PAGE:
Yeah - so for commuting I replaced my regular bike water bottle with this. The key is the screw on cap. It removes the temptation. I can have a drink if I'm stopped and have both hands free.
There are enough stop signs and stop lights around so that I have no problem with the current setup. I'm not in a race. No big need to eat or drink while on the bike. And with our 90 degree mornings and evenings and 100+ degree days, I slam down about 12 ounces of cold water before heading out anyway. That slows down the onset of thirst pretty well.
Wow. Do you have a picture of your setup with cooler bags?John and Cecil wrote: ↑Jun 18 2018 4:30pmWe have 2 cooler saddle bags for 100 degree days. We load them up with ice water and both Cecil and I have evaporative cooling vests which we soak every 30-45 mins in the ice water. They worked really well on the motorcycle by drawing the heat out of you so I expect them to work well on the ebike too. Before I got one for Cecil he would squirm whenever we stopped at a red light, after he started wearing his cooling vest he never squirmed in his box again when riding out in the hot sun. It worked so well for him that I got one for myself. I have to build him a little convertible bimini top this year too.
They are ScootR Logic saddlebags which are fairly inexpensive and lightweight insulated cooler bags. I have them mounted on Cecil's hardwood custom carrier, however they could probably be mounted as small pannier bags on the side of the rack as well. I believe the pair is rated to hold a 24 pack of 12 oz cans. They are nice for carrying gear too because since they are cooler bags they are also waterproof.
A quick survey of two similar small coollers shows a 4-5 amp draw or about 50 watts. That seems tolerable for a short trip, but then on a short trip, it isn't needed as much. On a long trip (more than two hours for instance), that kind of power draw seems a bit much. Though you could almost make up for it with a 2ft x 2ft 50 watt solar panel.amberwolf wrote: ↑Jun 21 2018 12:10amYears back, I had a peltier-type fridge with about a cubic foot and a half space inside, and IIRC it took 2 or 3 amps or more while running off it's 12v power supply; it ran a lot more than not, to keep stuff just about 60F inside, in a 90F+ environment. Adding a 5"+ computer case fan to cool teh peltier heatsink helped, letting the temperature get down another 10 degrees to around 50F, but power usage was a bit higher due to the fan, and it didn't change the duty cycle.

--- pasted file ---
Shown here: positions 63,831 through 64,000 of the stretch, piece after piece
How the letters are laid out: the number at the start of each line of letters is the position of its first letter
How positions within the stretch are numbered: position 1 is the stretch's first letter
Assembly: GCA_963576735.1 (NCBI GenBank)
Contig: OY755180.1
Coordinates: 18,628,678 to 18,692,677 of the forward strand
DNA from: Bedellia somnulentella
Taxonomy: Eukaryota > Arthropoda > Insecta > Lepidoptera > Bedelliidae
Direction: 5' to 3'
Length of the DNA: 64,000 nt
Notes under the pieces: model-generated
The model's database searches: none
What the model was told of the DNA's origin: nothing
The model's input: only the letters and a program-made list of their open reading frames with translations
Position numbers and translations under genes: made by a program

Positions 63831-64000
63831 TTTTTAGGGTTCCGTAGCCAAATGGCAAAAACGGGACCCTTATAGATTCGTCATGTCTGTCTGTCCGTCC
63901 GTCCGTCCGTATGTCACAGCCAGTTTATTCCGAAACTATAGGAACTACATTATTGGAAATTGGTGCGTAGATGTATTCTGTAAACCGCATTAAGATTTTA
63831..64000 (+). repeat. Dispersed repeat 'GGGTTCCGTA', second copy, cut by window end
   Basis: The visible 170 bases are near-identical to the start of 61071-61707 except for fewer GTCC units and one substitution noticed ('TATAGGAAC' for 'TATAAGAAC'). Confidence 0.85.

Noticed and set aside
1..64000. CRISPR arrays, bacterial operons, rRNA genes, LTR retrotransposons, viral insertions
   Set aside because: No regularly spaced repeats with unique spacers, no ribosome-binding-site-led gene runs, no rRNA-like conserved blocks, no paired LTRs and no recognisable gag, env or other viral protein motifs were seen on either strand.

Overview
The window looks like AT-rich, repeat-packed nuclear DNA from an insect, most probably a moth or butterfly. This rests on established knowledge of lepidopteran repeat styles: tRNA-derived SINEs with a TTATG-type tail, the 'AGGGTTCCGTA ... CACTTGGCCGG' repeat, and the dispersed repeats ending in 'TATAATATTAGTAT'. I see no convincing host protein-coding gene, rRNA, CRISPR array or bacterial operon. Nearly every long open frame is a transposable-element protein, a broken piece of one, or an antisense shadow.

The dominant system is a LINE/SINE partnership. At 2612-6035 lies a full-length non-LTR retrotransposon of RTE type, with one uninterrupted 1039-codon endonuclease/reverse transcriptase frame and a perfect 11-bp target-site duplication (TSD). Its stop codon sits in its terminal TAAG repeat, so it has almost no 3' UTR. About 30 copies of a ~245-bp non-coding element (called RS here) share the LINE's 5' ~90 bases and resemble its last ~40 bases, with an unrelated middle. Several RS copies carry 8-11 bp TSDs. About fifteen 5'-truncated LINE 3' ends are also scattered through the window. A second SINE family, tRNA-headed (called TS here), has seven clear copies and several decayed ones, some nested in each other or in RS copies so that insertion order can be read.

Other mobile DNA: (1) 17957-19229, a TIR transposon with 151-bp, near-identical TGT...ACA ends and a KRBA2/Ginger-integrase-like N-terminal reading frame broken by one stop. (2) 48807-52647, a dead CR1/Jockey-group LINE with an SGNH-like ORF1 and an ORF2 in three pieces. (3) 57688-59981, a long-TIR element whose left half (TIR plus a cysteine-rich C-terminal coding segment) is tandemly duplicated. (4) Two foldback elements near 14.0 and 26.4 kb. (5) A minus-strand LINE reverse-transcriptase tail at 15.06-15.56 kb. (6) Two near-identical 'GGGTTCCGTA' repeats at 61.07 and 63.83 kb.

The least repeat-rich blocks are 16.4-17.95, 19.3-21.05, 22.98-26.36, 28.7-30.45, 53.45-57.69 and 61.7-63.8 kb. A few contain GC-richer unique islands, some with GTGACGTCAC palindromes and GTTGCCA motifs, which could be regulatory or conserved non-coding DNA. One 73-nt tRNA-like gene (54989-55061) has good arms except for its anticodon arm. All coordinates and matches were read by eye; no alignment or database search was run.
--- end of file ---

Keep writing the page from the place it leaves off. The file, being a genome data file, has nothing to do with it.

Might be some better stuff out there these days. More / thicker / better insulation would help; this thing was plastic with about 1" of styrofoam inside its' walls and door.
Yeah. I knew that "almost 50 watts" was probably optimistic, but I didn't realize it was that optimistic. A little digging and I'm inclined to agree that with a moving system you'd be doing well to get half the rated output on average.amberwolf wrote: ↑Jun 21 2018 1:08amAFAIK, a "50 watt" panel will only get you 50w max at the best perfect illumination conditions at noon on the equator.
If you need actual 50w at the load, you need to figure the efficiency hit between the panel and the load in whatever conversion electronics there are, and in the panel itself under teh conditions it'll actually be being used in, including the lighting and temperature. You might need at least 2-3 times as much panel as you think.
Then it only works in good direct sunlight, so it doesn't power anything if you are on your way home in evening/dark, and the cooler warms up after that point.
I'm guessing its the whole change of state thing. It take a lot of heat to change water from ice to liquid. The heat goes there first and only after the ice is liquefied does the now liquid water actually begin to warm past 32 deg F. Hot liquids don't have that change of state factor working in their favor. They start liquid and end up liquid. The best they can do is take advantage of a wider temperature differential. For instance if you start with super-hot 185 deg F liquid, it can cool 65 degrees and still seem moderately hot. But if you start with cold water, no ice at just above freezing. - 32 deg F - when it warms just 40 degrees, then it is no longer "cold."